San Francisco has had an awesome few weeks of 75th anniversary celebrations. The Golden Gate bridge celebration was pretty obvious, as there was a lot of fanfare with fireworks etc., but another celebration went on rather quietly and TechCrunch was fortunate enough to be part of it.
The 75th anniversary of the Herman Street US San Francisco Mint.
One of the most mysterious buildings in San Francisco, The Mint is located behind a Safeway on Market Street, nestled between the Mission, Castro and Lower Haight communities. I pass by the ominous building all the time and I see the guards, but I’ve never seen anyone go in or out. I guess I just haven’t been there at the right time, because there are well over 300 employees that work there creating limited edition uncirculated collector sets, proof coins and will soon launch quarters you could (but shouldn’t, they are valuable) circulate with the famous S stamp.
Tours at the Mint are incredibly rare. They have family days where employees can bring their children and a few one off affairs, but they haven’t allowed press in for quite some time.
In order for TCTV producer Ashley Pagán and I to tour the Mint, we had to hand over a bunch of personal information, presumably for a quick background check to make sure we weren’t known bandits. We were sent some documents to read about what we were allowed to do and not do, and admittedly, I was so excited and just didn’t read them and broke two of pieces of advice. I wore open toe shoes and I brought coins. Ashley was smarter than I was and had safe footwear and zero coins, but she drove a vehicle, so we both got to experience what it was like to not sail smoothly into a government building. While digging the coins out of my mess of a purse, I watched Ashley driving into the lot and having her car checked completely by a man who inspected it with a mirror on a stick. He was very thorough.
We were told that the security going in wasn’t as bad as the security going out. It was like the TSA going in where they looked for large pieces of metal, but going out we’d have to go through a whole different set of machines that could pick up the tiniest pieces of metal, so they knew we weren’t trying to jack anything.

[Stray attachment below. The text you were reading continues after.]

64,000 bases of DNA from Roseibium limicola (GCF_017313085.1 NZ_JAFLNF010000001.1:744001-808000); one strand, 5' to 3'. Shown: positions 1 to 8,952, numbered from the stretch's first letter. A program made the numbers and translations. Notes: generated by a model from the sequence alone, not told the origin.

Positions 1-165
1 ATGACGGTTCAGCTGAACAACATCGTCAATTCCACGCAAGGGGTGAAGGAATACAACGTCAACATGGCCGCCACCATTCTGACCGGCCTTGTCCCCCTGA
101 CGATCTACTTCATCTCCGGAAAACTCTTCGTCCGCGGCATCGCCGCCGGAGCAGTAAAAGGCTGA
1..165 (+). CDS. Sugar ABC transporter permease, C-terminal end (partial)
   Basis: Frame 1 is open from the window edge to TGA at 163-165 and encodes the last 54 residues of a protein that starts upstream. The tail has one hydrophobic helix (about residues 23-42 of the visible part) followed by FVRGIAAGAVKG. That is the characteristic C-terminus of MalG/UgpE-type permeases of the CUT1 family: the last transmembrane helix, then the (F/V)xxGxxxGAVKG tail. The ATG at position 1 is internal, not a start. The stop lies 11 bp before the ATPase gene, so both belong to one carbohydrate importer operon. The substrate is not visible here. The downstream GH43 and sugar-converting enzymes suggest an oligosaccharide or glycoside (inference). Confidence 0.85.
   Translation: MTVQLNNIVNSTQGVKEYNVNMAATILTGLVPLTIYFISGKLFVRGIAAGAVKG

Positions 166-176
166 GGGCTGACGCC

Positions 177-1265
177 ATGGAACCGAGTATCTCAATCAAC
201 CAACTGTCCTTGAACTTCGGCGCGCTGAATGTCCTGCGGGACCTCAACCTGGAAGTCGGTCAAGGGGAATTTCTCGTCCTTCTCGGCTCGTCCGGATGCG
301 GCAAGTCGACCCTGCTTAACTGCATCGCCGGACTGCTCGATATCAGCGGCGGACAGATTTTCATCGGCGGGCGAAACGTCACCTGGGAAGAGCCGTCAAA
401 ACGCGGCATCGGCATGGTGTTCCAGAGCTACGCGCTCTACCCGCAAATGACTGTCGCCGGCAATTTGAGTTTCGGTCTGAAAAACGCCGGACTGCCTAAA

Once inside, the fun began. There was a really serious ceremony that actually made me well up a bit. Any time I see someone in uniform giving reverence to our flag ceremoniously, I turn to mush. There were plaques handed out and then our tours began. We were broken up into a few groups and we got paired with a news man who blew our minds. He was his own camera guy and everything. Like a genuine TV news guy. It was fascinating watching him and the benefit of him doing his own TV segments is that he slowed us all down and we got to get a lot of extra pictures and footage. Thanks TV dude!
We were allowed to pretty much record and take photographs of anything but the windows and security systems. I’m guessing they don’t want people learning how to get in or out of that place.
So, what does this have to do with tech? I admit, when I first found out about the Mint, I was dying to go and I would do anything to turn it into a tech story, but as it turns out, there’s a whole lot of tech in the Mint. Also, there’s an incredible employee culture that prides itself on being startup-like. I kid you not.
Police officer presenting the colors
The San Francisco Mint is one of the few government institutions in the United States that is profitable. That’s right – profitable. That means they don’t take any of our tax dollars and they actually give back to all of us here in the US. Every single employee, when asked, attributes it to their incredible robotic efficiency. I asked employees how many technical people they had and the standard response was that they were all technical in one area or another and many have trained themselves on the job to operate, program and fix much of the robotic equipment there. They obviously have their hard core engineers and we got to interview one of them, but I was blown away by the numbers and wasn’t expecting what I saw.
The Mint had to be one of the most diverse working environments I’ve ever seen, with women, men, and people of different ethnic backgrounds and levels of ability working up and down the chain of command. I know it was game face day and they don’t normally have visitors, but you could tell, genuinely tell, that people absolutely loved working there. They all took such great pride in everything they did and made sure every coin was perfect for their customers. It was almost like walking into Zappos for the government. I felt happiness even after I left, a feeling I never get when going to the post office, Social Security office or DMV.
To celebrate the 75th anniversary, we got to see the pressing of a commemorative coin. Not only did we get to see it, but we personally, with our own hands pressed one of the first 20. I wish we got to keep one so we could give it away, but alas, we could not. If the Mint ever opens up its doors again to tours, we highly suggest you go, as there is major geek factor going on in there and despite what a lot of people think, there’s a lot happening in that mysterious building.
Here’s a short video of our tour with some gratuitous robot action and an interview with an incredibly awesome Mint employee:
SF Mint exterior photo by Seth Golub
Article courtesy of TechCrunch